Review: ‘The Whipping Man’ at Celebration Arts
Celebration Arts follows up its outstanding production of the pre-Civil War drama Abolition with a strong showing of the post-Civil War drama The Whipping Man.
The play takes place in Richmond, Virginia in April 1865. The war has ended, the slaves have been freed and former Confederate soldiers are returning home to a very different way of life than they left. The fact that the family—and its slaves—are Jewish adds an intriguing element to the story.
A severely injured Caleb DeLeon (Kyle Peck) returns to what is left of his family’s home, where only former family slaves Simon (Tory Scroggins) and John (Tarig Elsiddig) remain. How the former slave master and the newly free men negotiate their way in their new world tells us much about guilt and shame, retribution and forgiveness and what it takes to redeem ourselves.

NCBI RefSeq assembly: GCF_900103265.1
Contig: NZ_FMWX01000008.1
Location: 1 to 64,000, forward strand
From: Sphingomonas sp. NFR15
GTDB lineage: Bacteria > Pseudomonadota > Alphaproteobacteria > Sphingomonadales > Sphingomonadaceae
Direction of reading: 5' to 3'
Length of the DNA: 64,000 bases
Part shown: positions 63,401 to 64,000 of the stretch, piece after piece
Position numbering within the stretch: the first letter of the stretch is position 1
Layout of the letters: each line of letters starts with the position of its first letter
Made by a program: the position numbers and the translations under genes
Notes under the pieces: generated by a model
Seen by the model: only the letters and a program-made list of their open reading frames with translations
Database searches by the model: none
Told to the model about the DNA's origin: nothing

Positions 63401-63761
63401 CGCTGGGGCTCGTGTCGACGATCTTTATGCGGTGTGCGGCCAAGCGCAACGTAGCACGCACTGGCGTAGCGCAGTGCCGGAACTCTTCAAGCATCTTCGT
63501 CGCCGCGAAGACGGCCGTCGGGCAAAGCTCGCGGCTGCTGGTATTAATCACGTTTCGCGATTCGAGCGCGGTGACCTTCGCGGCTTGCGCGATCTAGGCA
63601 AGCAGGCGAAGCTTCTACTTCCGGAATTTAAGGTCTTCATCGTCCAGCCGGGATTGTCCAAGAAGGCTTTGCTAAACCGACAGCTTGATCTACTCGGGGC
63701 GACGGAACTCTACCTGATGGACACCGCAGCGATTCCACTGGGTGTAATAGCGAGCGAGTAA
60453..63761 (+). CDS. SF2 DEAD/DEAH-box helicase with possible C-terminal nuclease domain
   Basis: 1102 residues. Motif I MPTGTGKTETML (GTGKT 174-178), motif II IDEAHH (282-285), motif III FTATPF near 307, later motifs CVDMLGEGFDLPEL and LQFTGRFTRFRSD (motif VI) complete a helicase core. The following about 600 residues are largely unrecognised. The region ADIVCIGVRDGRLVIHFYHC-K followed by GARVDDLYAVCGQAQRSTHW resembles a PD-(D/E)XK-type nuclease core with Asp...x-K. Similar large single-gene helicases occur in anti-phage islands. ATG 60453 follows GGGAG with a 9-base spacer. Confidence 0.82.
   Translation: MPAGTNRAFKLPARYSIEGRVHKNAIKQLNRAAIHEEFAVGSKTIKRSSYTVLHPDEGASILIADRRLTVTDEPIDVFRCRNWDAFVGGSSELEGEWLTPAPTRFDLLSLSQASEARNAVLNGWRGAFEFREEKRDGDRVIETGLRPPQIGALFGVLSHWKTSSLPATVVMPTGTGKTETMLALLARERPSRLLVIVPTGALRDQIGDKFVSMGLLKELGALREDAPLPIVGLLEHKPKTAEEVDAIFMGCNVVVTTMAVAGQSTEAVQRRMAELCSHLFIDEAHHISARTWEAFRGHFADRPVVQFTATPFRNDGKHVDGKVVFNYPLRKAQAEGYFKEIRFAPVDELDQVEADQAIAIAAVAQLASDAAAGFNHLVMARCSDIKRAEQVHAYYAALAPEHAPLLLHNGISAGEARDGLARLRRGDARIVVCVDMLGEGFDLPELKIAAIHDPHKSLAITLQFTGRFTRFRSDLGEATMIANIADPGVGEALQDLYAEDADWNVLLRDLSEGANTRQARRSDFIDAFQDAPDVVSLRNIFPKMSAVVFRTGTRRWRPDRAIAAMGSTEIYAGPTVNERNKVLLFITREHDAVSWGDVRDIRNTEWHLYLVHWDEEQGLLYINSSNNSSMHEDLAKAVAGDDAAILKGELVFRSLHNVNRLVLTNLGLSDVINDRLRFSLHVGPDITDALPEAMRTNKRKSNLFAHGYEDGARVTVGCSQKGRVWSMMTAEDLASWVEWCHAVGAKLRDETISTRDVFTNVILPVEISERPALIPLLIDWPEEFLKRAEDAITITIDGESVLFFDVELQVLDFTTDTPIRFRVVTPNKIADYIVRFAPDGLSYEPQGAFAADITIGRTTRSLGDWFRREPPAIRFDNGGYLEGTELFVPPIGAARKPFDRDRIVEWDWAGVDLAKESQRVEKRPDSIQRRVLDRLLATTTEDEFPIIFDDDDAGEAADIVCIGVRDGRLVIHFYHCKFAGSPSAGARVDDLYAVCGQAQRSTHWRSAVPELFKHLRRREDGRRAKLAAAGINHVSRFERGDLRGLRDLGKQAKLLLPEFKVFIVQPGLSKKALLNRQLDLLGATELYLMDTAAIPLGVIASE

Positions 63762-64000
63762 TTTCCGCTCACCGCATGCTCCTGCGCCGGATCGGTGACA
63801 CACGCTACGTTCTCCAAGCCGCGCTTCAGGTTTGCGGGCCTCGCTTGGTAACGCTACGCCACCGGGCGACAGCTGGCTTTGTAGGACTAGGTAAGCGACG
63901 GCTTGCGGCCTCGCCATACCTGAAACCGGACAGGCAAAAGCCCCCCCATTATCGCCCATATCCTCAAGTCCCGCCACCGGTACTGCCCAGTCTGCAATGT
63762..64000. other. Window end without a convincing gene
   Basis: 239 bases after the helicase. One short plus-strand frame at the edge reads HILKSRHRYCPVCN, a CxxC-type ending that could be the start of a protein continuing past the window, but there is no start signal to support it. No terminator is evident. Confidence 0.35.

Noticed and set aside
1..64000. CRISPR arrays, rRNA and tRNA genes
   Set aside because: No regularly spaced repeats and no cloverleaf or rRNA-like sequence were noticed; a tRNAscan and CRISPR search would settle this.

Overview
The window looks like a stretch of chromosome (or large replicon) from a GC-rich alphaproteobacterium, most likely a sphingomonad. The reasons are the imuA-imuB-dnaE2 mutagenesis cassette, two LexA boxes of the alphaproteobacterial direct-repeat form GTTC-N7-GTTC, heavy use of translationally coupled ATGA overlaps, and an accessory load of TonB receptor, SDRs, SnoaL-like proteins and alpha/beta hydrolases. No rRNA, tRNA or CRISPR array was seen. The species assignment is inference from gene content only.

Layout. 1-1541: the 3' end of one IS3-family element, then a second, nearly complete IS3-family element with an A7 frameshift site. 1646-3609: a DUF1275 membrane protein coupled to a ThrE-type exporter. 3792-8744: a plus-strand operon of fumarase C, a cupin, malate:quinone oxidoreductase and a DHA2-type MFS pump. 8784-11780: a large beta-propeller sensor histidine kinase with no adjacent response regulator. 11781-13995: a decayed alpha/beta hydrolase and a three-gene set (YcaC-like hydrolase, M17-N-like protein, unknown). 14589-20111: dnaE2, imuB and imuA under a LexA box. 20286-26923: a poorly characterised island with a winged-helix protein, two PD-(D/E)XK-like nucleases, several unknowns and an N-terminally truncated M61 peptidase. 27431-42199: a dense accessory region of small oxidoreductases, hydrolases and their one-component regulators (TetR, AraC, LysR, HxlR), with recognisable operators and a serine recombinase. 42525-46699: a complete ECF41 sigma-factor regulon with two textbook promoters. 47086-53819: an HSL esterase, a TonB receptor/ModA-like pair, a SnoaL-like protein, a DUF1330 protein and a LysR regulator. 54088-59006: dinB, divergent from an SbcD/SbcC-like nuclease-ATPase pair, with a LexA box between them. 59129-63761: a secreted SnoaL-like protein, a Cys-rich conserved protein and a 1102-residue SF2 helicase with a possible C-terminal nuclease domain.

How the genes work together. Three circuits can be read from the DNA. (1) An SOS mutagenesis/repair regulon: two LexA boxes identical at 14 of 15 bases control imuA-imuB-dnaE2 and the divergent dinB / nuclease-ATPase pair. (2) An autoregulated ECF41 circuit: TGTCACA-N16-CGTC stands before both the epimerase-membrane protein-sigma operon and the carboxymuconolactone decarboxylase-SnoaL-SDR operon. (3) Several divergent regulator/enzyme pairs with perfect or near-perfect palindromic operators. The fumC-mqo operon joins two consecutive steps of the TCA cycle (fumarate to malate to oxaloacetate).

This is playwright Matthew Lopez’s first play, premiering in 2006. Its off-Broadway debut in 2011 starred Andre Braugher as Simon.
Scroggins and Elsiddig, who showed great chemistry co-starring in Blue Door, work that same stage magic here. Scroggins is serious while Elsiddig is freer; he “finds,” “liberates” and, OK, “steals” supplies for survival. Peck’s inexperience as an actor shows, as his speech is too studied. Thankfully, no one attempts a Southern accent. Director James Wheatley paces the play expertly and brings a potentially gruesome scene right to the brink before stopping.